At 13, Santa Clarita resident Kalia Love Jones is already no stranger to hard work.
In between schoolwork, training as a gymnast, piano lessons and playing the flute in honor band, Kalia has found time to make a film aimed at empowering women.
The ambitious filmmaker recently directed her first animated short film, “The Power of Hope,” which tells the story of a young woman with big dreams.
“It’s about a girl who is trying to become an architect, but as she’s trying to reach her goal, a bunch of obstacles are getting in her way, so she tries to overcome those obstacles to reach her goal,” Kalia said. “I wanted to show the film through animation because it felt like the best way to engage people my age, but I also really love animation.”
Not only did Kalia want the story to be inspiring, but she also wanted it to depict some of her own passions, including art.
That’s why she chose to make the main character an architect, a career she considers an art form, where you can design a building that then becomes a reality.
“I love art, I love drawing, and I like music,” she added. “Those are probably my favorites because they have their own ways of telling stories, but I also like gymnastics, which has its way of teaching hard work.”
As an eight-year gymnast, Kalia has put that work-hard mentality to good use, spending much of the past two years working to create the production with the support of her family.
“I started with the idea, writing the story and creating the characters,” Kalia said, adding that she used some of her favorite women leaders as inspiration for the story. “There’s a lot, but I think some of my favorites would be women who work in the film industry, like Rebecca Sugar, Ava DuVernay or Oprah, because I want to be one of those women (someday).”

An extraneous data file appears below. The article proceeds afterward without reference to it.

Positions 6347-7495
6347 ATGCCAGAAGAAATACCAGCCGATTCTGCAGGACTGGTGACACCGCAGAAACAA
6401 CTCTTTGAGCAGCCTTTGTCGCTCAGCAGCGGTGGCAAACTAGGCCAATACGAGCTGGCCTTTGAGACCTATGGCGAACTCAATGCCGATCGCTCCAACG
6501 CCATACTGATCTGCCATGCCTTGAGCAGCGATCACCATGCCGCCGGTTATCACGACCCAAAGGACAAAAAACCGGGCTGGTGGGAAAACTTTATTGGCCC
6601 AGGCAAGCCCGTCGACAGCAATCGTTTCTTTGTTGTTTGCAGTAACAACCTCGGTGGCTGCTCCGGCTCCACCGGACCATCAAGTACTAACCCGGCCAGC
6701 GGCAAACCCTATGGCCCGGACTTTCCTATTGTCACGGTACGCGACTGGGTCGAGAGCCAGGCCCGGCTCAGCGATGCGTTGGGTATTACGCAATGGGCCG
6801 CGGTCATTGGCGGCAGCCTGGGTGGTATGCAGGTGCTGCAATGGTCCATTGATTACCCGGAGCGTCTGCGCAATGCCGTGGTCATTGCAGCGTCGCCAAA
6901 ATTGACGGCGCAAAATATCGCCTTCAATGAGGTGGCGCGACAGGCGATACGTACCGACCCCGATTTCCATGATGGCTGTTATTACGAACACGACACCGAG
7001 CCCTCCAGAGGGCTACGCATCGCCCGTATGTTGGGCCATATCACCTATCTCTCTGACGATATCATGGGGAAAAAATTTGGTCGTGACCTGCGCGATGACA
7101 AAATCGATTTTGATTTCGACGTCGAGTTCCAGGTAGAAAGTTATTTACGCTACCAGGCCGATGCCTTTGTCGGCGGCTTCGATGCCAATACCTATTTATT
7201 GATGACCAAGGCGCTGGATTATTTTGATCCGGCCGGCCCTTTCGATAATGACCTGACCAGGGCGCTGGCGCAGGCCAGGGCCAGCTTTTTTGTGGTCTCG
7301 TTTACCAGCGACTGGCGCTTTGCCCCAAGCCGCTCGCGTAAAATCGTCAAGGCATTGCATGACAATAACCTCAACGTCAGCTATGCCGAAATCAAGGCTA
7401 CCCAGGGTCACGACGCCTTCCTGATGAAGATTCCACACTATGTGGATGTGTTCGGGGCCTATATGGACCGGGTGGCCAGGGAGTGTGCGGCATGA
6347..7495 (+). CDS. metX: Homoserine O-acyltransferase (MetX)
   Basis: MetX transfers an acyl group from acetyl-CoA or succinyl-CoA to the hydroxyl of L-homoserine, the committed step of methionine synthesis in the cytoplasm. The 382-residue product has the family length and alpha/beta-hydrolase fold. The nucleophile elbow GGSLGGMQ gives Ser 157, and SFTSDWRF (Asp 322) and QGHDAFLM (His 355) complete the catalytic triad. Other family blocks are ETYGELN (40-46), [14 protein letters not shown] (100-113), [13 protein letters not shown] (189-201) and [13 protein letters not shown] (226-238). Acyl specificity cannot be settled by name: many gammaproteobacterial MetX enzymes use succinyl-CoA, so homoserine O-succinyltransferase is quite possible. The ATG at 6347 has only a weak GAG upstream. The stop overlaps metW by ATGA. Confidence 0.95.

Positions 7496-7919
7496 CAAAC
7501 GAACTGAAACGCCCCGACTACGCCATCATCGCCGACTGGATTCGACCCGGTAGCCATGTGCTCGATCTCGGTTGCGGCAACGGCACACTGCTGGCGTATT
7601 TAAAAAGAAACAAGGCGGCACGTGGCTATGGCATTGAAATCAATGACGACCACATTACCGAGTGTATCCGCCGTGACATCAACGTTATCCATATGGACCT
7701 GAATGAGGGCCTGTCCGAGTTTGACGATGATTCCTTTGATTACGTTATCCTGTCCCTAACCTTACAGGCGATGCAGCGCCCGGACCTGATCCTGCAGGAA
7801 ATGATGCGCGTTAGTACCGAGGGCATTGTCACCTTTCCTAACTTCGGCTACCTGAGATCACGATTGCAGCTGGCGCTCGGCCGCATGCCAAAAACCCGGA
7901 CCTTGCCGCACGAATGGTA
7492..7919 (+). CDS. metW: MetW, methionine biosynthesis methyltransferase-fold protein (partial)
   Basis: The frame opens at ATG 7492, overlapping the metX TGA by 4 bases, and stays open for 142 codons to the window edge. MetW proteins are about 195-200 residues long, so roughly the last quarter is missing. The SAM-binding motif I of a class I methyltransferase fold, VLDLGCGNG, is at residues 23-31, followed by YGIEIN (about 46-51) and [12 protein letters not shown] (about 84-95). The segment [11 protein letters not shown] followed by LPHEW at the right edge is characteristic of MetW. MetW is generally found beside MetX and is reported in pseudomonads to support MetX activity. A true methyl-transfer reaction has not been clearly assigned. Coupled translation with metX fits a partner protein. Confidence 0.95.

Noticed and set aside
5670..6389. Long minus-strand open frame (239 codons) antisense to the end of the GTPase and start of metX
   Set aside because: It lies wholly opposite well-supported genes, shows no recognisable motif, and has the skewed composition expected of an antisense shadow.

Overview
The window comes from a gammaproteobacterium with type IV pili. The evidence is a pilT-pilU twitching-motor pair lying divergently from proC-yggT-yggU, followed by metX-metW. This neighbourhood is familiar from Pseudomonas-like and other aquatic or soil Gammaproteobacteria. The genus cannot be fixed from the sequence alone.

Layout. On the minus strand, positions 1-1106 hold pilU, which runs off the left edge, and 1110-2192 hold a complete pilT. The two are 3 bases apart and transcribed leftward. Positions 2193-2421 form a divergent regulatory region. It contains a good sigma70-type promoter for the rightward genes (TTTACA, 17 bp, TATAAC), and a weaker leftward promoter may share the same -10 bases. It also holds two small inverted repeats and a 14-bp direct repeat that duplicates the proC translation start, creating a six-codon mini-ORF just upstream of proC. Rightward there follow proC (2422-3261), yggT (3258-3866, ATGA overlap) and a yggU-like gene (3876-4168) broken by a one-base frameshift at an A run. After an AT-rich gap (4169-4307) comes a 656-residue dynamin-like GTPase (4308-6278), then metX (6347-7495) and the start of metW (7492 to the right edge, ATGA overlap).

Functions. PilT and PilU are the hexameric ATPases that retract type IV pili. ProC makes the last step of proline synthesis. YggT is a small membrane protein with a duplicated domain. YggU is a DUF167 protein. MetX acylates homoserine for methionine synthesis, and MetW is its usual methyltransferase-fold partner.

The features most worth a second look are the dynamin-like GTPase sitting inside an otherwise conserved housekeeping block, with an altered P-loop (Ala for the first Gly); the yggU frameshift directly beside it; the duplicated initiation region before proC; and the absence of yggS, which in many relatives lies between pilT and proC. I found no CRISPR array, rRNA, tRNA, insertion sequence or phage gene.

In the film, the main character is inspired by the words of Michelle Obama, using them as motivation to follow her dreams amid her struggles.
Funding a majority of the production on her own by recycling and working odd jobs for her family and friends, Kalia says the hard part was finding people to help work on the film.
“It didn’t seem like a lot of people wanted to work with a 13-year-old, so finding people took a really long time,” she added. “We had to email people and go out to colleges.”
After finding about a dozen people willing to help, the group got to work.
As the film’s director, Kalia managed the creative aspects of the project, visualizing her script to direct the animator, and with Kalia’s guidance, she says they did a wonderful job of bringing the story to life.
Now, the film is finally complete and set to debut at the 2020 Shorts by the Sea Film Festival in September.
With a goal of making a positive mark on the world, Kalia says she hopes the film inspires other young girls such as herself to push through their own obstacles in pursuit of their dreams.
For more information on the film, visit @ThePowerOfHopeMovie on Instagram.